By halting work at the Arak heavy water reactor project, the first phase agreement stops the clock on construction of this reactor, which has the potential to produce spent fuel from which plutonium could be extracted and used for nuclear weapons.

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[1] Estimated times are based on calculations described in “Iranian Breakout Estimates, Updated September 2013,” by Patrick Migliorini, David Albright, Houston Wood and Christina Walrond, published by the Institute for Science and International Security, October 24, 2013. Centrifuge and stockpile numbers are based on the most recent IAEA report on Iran’s nuclear program from Nov. 14. It is important to note that these are theoretical estimates that do not take into account the fact that IAEA inspectors and national intelligence agencies would very likely detect any effort to start enriching uranium above 20% well under a month with current IAEA monitoring tools and within a week or less with additional first-phase transparency measures in place.

Creates Time for Negotiations on a Comprehensive Solution

By pausing the most worrisome elements of Iran’s nuclear program, the first-phase agreement will also provide the time to negotiate a more permanent “final-phase” agreement that could significantly reduce Iran’s overall enrichment capacity and lead to even more intrusive IAEA inspections to guard against any possible secret nuclear weapons-related activities.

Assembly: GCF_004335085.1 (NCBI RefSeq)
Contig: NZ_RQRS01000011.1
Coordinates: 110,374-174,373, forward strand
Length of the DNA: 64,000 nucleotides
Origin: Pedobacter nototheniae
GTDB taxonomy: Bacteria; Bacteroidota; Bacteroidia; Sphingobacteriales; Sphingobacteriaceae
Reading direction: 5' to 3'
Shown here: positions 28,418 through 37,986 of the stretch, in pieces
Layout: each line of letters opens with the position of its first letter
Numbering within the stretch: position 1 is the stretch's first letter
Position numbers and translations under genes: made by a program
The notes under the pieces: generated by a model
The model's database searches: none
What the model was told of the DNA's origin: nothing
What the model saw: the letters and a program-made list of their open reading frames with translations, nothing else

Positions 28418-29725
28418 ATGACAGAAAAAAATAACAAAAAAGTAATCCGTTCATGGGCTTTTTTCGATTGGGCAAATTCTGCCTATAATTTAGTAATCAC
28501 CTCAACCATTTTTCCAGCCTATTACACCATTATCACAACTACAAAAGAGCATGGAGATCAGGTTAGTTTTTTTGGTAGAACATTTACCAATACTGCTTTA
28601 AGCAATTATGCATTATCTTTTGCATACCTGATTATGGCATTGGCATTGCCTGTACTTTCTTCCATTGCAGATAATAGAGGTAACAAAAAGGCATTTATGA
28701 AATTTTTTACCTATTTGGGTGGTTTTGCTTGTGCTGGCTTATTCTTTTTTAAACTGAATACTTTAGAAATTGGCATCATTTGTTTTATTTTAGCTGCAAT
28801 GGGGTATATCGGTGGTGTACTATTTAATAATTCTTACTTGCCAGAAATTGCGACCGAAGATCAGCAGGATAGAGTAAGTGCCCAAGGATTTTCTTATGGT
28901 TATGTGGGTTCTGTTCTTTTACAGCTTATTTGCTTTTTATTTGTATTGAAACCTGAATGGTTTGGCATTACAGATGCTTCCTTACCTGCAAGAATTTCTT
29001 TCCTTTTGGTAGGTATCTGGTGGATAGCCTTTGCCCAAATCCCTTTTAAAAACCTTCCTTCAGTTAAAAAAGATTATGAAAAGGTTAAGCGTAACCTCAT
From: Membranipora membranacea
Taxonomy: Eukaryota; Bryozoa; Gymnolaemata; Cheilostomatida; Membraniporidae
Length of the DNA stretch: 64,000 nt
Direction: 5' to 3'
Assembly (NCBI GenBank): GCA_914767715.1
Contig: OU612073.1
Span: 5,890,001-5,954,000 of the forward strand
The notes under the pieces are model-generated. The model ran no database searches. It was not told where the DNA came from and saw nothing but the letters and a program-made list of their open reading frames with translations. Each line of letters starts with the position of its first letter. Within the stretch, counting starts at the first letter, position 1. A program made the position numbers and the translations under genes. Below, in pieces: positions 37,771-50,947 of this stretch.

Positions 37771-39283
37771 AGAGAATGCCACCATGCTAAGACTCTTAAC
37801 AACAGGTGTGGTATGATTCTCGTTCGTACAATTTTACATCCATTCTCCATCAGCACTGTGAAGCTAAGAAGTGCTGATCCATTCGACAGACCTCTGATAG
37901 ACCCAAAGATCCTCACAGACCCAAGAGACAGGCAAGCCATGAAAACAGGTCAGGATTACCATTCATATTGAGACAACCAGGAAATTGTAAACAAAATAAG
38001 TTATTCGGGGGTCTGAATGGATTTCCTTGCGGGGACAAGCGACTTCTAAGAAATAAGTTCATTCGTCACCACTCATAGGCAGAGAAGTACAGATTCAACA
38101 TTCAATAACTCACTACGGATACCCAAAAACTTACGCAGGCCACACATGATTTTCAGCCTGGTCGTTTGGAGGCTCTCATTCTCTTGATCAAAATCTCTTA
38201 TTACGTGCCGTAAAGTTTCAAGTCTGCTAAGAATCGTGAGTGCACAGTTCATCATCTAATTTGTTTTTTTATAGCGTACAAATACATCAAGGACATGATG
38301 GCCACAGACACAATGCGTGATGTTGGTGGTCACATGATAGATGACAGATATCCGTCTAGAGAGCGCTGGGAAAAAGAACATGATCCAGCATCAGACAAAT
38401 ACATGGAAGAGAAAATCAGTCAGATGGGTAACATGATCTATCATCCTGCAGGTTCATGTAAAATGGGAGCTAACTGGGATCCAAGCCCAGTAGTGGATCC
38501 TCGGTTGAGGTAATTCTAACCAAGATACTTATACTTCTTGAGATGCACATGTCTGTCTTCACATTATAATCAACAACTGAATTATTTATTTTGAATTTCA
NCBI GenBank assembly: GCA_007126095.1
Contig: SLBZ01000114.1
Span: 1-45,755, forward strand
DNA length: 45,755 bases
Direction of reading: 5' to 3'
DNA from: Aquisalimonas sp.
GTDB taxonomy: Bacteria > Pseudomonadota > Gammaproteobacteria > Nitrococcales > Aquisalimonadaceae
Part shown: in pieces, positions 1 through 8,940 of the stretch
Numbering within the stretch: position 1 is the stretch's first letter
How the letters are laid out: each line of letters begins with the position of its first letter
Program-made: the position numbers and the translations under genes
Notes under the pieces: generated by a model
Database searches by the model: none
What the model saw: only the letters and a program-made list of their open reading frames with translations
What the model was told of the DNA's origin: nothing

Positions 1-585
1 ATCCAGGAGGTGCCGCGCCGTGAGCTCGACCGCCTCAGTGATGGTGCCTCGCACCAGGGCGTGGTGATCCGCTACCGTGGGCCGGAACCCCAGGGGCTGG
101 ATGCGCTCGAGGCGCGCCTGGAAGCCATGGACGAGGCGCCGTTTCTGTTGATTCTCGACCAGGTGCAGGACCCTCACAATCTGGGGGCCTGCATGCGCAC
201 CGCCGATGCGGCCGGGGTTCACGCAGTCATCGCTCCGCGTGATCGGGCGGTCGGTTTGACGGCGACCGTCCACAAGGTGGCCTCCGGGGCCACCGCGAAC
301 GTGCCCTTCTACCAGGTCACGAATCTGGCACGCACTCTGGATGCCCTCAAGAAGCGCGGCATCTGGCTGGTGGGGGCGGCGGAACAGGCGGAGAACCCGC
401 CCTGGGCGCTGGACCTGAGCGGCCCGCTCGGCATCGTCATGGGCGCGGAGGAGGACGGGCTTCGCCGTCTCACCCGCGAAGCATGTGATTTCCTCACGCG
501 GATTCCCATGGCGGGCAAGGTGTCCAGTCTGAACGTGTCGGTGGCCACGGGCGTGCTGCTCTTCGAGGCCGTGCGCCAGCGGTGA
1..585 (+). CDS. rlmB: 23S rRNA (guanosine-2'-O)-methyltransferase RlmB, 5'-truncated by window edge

Negotiations between Iran and the P5+1 on the final phase deal are expected to begin next month.

Iran will also meet with the IAEA early next month for important talks aimed at working through longstanding questions about past Iranian nuclear activities with “potential military dimensions.”

On Nov. 11, the IAEA and Iran agreed to a new approach to the long-stalled investigation about these experiments. Under the Nov. 11 framework, Iran also agreed to implement six other measures by Feb. 11, including IAEA access to the Arak Heavy Water Production facility (which occurred on Dec. 8) and access the the Gchine uranium mine, which is scheduled for Jan. 29.

Final Phase Talks: Risks and Realities

With the start of the implementation of the first phase deal, formally known as the Joint Plan of Action, the debate about the contours of the final phase agreement have already begun, and hardliners in the United States and Iran have already begun pushing maximalist positions that threaten to unravel progress.